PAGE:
Nine days later, the Israel-Greece-Cyprus accord was signed and sealed and Gazprom’s bid scrapped.
Erdogan felt cheated by Obama
Turkish Prime Minister Tayyip Erdogan was upset by the deal at least as much as the Russians.
The news reached him that same Thursday during his 1,000-kilometer flight from Tehran to the northern Iranian town of Mashhad to deliver a message of top importance from US President Barack Obama to Supreme Leader Ayatollah Ali Khamenei. The message laid out American positions ahead of the resumed nuclear talks with the six major powers on April 13-14 in Istanbul. (See DEBKA-Net-Weekly 535 of March 25: Same Obama message for Putin and Khamenei: Give Me Space).
Turkish leaders could not understand how President Obama could on the one hand entrust their prime minister with such a critical mission while, on the other, ally himself with his worst foes, Greece, Cyprus and Israel, and undercut Turkey’s strategic, economic and military interests in the Mediterranean.
One theory advanced in Ankara was that this was the US president’s punishment for its refusal to join US-led sanctions against Iranian oil and its national bank-CBI.
In the same week, US Special Coordinator for the Region Frederick Hoff was in Beirut where he advised the Lebanese government that this was their big chance to jump aboard a major energy enterprise about to be signed by the three Mediterranean powers and develop their own energy potential with their cooperation. Now was the moment, he said: if Beirut missed its chance now, it would have no cause for complaint later.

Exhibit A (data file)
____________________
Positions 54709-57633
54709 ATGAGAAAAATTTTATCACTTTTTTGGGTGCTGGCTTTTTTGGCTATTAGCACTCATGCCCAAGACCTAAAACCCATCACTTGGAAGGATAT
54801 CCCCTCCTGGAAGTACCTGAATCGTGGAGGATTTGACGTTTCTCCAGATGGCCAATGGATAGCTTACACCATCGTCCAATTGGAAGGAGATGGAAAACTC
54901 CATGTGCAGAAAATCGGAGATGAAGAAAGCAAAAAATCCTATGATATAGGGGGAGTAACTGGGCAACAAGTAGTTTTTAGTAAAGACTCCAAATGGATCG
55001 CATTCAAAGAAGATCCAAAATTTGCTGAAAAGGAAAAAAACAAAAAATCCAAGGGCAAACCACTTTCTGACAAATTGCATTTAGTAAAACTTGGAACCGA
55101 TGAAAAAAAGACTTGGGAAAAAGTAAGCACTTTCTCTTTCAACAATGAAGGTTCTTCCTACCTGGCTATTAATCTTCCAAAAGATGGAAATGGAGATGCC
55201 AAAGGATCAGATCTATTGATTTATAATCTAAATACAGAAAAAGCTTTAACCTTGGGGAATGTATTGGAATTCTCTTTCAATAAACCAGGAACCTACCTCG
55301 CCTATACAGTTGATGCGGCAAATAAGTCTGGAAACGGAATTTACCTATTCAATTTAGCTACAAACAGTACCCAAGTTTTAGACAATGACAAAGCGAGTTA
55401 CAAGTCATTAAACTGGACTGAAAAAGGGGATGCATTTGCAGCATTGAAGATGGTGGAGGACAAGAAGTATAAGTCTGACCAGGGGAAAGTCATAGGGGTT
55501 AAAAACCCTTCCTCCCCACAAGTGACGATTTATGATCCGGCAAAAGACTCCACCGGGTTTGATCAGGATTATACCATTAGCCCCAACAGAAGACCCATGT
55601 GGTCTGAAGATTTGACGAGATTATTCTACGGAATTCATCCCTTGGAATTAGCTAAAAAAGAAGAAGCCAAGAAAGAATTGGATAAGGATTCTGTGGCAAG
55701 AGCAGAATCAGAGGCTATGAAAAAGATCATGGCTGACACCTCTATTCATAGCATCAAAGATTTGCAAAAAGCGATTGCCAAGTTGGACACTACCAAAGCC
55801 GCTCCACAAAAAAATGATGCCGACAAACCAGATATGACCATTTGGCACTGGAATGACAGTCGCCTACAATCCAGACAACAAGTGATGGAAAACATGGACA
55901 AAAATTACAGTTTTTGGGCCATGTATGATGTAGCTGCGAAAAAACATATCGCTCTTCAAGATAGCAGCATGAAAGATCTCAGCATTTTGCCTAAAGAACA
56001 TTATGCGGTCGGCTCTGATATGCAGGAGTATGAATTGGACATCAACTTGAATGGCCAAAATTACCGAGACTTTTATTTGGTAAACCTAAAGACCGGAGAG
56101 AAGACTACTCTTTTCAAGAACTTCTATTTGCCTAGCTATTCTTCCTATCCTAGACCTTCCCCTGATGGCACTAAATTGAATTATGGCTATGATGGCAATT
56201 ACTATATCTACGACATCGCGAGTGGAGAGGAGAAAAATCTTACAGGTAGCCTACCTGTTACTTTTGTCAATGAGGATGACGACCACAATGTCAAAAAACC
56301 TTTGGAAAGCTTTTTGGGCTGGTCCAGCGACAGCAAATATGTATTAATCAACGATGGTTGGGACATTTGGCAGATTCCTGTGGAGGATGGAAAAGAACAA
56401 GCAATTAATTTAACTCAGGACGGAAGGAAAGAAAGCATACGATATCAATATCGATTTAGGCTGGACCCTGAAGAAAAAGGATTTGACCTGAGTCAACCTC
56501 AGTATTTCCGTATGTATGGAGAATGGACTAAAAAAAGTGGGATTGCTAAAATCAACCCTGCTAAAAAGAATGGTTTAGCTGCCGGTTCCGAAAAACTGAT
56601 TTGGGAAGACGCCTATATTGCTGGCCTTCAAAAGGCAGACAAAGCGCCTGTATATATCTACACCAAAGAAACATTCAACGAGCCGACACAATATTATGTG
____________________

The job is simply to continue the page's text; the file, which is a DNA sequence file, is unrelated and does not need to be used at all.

Lebanese officials explained glumly that while the offer was attractive, Iran and Syria would never let them go into any enterprise in which Israel was a partner.
Deep concern in Moscow, Ankara, Tehran over US-Israeli naval exercise
Erdogan was still more shaken up to discover that on that same March 29, not only did three of his rivals sign an energy accord despite his threats, but that US, Israel and Greece had together launched a large-scale air and naval exercise in the eastern Mediterranean called Noble Dina 12.
Because it was spread over a vast stretch of sea – from Crete to waters opposite Turkey and Cyprus, all the way to Israeli naval bases in Haifa and Ashdod, Moscow, Tehran and Ankara decided that the US and Israel were conducting a practice drill in preparation for an operation in a comparable area, the Persian Gulf and Gulf of Aden – in other words, war on Iran,.